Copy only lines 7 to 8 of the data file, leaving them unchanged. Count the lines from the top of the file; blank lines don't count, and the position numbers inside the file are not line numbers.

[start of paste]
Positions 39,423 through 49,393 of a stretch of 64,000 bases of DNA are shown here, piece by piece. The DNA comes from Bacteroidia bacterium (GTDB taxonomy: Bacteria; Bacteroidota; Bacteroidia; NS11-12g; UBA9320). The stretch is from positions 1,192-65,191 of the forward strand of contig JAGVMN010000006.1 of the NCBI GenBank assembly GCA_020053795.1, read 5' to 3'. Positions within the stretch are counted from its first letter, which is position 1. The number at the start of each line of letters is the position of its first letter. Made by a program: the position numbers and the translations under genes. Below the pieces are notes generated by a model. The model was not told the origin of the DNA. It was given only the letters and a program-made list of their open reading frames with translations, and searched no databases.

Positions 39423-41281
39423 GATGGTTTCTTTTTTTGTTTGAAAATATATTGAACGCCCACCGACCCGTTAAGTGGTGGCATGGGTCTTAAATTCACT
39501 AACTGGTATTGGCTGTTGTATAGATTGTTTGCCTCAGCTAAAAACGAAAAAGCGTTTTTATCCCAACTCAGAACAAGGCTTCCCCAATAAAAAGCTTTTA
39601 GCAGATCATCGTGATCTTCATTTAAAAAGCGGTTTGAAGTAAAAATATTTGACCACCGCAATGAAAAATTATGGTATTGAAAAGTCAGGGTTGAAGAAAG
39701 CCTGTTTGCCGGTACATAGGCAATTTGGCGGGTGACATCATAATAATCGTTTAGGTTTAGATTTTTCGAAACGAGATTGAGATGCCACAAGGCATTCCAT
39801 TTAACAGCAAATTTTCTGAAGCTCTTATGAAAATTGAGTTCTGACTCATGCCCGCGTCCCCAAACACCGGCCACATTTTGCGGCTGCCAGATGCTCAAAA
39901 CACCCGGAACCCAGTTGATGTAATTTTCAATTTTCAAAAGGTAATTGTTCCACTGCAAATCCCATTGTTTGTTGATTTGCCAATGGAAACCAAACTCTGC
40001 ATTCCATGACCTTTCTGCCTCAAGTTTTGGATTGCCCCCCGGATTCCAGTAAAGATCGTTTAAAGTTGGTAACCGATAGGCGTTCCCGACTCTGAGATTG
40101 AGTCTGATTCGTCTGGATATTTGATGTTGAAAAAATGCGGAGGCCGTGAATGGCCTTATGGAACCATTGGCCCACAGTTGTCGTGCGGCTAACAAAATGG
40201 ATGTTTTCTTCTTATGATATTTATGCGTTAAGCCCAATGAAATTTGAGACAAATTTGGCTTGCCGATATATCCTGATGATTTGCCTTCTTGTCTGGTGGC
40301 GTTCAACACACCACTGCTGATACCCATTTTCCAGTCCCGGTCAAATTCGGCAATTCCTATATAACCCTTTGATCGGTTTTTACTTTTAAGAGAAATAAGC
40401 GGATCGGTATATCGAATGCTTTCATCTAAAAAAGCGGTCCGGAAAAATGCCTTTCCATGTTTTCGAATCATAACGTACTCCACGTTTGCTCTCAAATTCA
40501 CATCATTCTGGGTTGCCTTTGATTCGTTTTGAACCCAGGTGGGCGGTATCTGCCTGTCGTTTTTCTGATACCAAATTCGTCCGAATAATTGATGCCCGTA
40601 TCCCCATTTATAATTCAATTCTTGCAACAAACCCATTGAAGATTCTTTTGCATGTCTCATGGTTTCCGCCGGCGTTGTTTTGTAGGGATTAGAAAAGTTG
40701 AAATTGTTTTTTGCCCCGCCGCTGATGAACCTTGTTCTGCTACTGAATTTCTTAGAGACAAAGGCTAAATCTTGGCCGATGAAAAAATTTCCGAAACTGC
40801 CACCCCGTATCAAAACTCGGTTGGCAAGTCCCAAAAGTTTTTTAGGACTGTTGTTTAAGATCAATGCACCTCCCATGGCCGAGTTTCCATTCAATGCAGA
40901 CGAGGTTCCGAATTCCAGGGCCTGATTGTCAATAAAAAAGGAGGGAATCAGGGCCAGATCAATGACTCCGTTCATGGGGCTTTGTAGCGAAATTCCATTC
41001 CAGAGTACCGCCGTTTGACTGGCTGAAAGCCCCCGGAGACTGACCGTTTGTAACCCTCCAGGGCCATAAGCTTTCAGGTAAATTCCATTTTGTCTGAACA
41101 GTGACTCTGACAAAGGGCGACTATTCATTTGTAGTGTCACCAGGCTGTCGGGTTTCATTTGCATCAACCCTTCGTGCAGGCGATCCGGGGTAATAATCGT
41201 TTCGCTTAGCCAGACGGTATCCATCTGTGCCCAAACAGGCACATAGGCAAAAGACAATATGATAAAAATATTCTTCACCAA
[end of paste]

39801 TTAACAGCAAATTTTCTGAAGCTCTTATGAAAATTGAGTTCTGACTCATGCCCGCGTCCCCAAACACCGGCCACATTTTGCGGCTGCCAGATGCTCAAAA
39901 CACCCGGAACCCAGTTGATGTAATTTTCAATTTTCAAAAGGTAATTGTTCCACTGCAAATCCCATTGTTTGTTGATTTGCCAATGGAAACCAAACTCTGC